12:50 p.m.

Some members of the group manage to advance about 10 meters up the hill, but then the intensity of the fire increases. They hear the ominous barking of Zero Point Five heavy machine guns capable of penetrating armor. The huge bullets impact heavily on the rocks all around them and shatter them. Sniper fire then joins in, and suddenly no one is able to make a move without a bullet whizzing by. The group is pinned down. The noise of the Zero Point Five machine guns can be heard all the way to Alon Moreh, approximately two kilometers, or 1-1/2 miles, east of the group.

1 p.m.

Michael Lev, one of the six hikers who stopped to rest, contacts the IDF by means of his cellular phone and reports the incident while the sounds of shooting are heard in the background. "We're taking care of it," he is told. Immediately, the field radio at the firing line comes to life. The guide, Perlman, who also happens to be the senior officer at the scene, describes the situation and asks for helicopters to get the women and children out.

1:30 p.m.

Half an hour after alerting the army, the situation gets worse-the group, still pinned down by sniper and heavy machine gun fire, is unable to return fire. Meanwhile, pairs of black-robed Tanzim fighters begin advancing up the hill toward the group in an effort to outflank the firing line. Lev, who had contacted the IDF a half hour earlier, calls Arutz 7 radio station and is patched through to a talk show in progress. Shocked citizens throughout Israel listen with disbelief to his live report and hear the sound of shooting in the background. "Please send help!" he pleads in a broken voice.

2:15 p.m.

The first IDF unit arrives on the scene a full hour and a half after the shooting begins. One of the reasons for the delay is the circuitous route the unit takes to get to the scene of the battle-under strict orders not to violate any signed agreements with the Palestinians, the unit commander makes sure to stay within Israeli-controlled territory, thus lengthening the journey by some 30 minutes. However, not only the commander is to blame. The order to move came only an hour after the initial report was received. Meanwhile, five members of the group pinned down on the slope manage to reach the top of the hill and rejoin the two soldiers and six hikers. There they discover the reason why the two soldiers have not fired their weapons-located some 800 meters from the attackers, they are too far to take aim effectively. One of the two soldiers borrows a pair of binoculars from one of the five survivors and starts shooting, but with poor results.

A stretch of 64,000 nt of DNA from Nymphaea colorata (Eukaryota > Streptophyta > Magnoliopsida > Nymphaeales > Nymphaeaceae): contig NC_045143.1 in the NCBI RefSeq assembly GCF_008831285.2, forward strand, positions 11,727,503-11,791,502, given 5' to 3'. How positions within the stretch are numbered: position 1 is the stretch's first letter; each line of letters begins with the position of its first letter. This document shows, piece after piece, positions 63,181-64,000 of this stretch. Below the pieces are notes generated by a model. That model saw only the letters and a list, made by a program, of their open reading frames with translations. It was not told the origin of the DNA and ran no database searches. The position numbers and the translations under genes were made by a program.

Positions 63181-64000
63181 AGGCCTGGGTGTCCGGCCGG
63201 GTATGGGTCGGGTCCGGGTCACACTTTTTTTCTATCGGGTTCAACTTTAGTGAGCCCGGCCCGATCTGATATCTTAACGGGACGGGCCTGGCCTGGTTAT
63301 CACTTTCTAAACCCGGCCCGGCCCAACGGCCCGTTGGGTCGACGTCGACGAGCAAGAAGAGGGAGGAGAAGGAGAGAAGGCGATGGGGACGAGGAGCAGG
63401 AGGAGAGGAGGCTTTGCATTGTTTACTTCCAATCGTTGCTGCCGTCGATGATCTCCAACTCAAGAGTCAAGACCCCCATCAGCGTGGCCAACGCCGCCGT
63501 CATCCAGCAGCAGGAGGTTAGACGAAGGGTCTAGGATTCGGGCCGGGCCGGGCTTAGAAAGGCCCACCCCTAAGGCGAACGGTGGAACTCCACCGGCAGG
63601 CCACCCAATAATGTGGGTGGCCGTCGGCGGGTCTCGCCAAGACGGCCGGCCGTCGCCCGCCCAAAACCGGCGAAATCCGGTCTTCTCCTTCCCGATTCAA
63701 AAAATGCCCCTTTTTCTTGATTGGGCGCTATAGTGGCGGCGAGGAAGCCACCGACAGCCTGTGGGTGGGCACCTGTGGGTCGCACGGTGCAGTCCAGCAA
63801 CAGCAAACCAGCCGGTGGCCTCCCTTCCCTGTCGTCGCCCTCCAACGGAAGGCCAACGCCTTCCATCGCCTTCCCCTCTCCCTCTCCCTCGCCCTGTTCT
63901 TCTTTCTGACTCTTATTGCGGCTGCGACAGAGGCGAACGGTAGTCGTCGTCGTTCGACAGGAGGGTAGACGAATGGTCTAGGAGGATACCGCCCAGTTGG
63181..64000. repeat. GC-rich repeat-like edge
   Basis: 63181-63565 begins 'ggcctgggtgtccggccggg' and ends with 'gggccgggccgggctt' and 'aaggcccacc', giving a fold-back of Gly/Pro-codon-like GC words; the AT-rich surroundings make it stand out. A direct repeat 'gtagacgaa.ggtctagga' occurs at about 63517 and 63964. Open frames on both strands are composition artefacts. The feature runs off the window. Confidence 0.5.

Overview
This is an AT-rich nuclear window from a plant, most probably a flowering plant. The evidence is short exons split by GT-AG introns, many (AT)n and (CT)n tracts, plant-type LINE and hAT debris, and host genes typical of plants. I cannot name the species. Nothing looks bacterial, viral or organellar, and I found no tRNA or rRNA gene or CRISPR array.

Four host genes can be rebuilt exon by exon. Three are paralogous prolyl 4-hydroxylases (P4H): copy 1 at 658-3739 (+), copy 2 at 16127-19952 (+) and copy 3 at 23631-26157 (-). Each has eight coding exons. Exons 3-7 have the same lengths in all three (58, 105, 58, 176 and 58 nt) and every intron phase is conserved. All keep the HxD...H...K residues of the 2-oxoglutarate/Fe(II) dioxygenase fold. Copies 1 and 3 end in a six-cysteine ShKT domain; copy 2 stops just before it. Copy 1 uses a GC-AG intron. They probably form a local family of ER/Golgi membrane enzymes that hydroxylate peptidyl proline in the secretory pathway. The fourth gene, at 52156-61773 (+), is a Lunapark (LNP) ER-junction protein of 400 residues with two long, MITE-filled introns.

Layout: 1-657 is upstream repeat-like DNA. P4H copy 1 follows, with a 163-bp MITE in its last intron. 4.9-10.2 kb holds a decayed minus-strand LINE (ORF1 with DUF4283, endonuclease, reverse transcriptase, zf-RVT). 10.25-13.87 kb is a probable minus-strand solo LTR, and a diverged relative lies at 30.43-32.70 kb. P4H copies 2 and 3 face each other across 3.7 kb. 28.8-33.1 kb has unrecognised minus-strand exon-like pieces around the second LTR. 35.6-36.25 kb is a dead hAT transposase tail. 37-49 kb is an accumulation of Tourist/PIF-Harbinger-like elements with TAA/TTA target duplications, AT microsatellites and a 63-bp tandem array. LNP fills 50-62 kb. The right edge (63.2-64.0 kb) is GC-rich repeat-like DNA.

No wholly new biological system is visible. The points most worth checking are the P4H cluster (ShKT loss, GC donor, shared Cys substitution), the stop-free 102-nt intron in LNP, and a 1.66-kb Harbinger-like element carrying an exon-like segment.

2:30 p.m.

Perlman reaches the top of the hill. The IDF troops that have arrived on the scene are standing by waiting for orders. Perlman screams at them to do something. They say they have orders not to proceed until they receive further instructions. Using his cellular phone, Perlman contacts the area's IDF commanding officer and demands that something be done immediately. The IDF unit receives the long-awaited order to open fire. An officer and three soldiers crest the hill and advance a few steps down the slope before a barrage of bullets forces them to retreat and take cover behind the hill. Two attack helicopters arrive and hover over the area.

3:00 p.m.

Palestinian gunfire intensifies, and the soldiers and citizens still in the firing line are unable to raise their heads. From the top of the hill, Perlman, and the others, spot three Palestinians clad in black moving quickly up the hill toward those in the firing line. They shoot at the figures, but miss their targets. The three Palestinians outflank the firing line and begin shooting from the right at Rabbi Herling and Chernin. Chernin is hit first-a bullet ricochets against his elbow and the left side of his chest. Mizrahi and the medic try to reach him, but accurate sniper fire prevents them from moving away from their position. Minutes later Rabbi Herling is hit. The bullet enters near his left hip and exits through his right shoulder. Three others are wounded: Barak Chalaf and Shmuel Ben Yehuda of Kedumim, and Yossi Friel of Yerushalayim.

3:30 p.m.

Ambulances, jeeps and half-trucks arrive. The hikers behind the rocks are taken to the ambulances while the jeeps and half-tracks, unable to descend the steep slope, look for a different route to enter the battlefield. IDF snipers begin shooting at the Palestinians, but from a difficult angle. The helicopters are still hovering overhead.

4 p.m.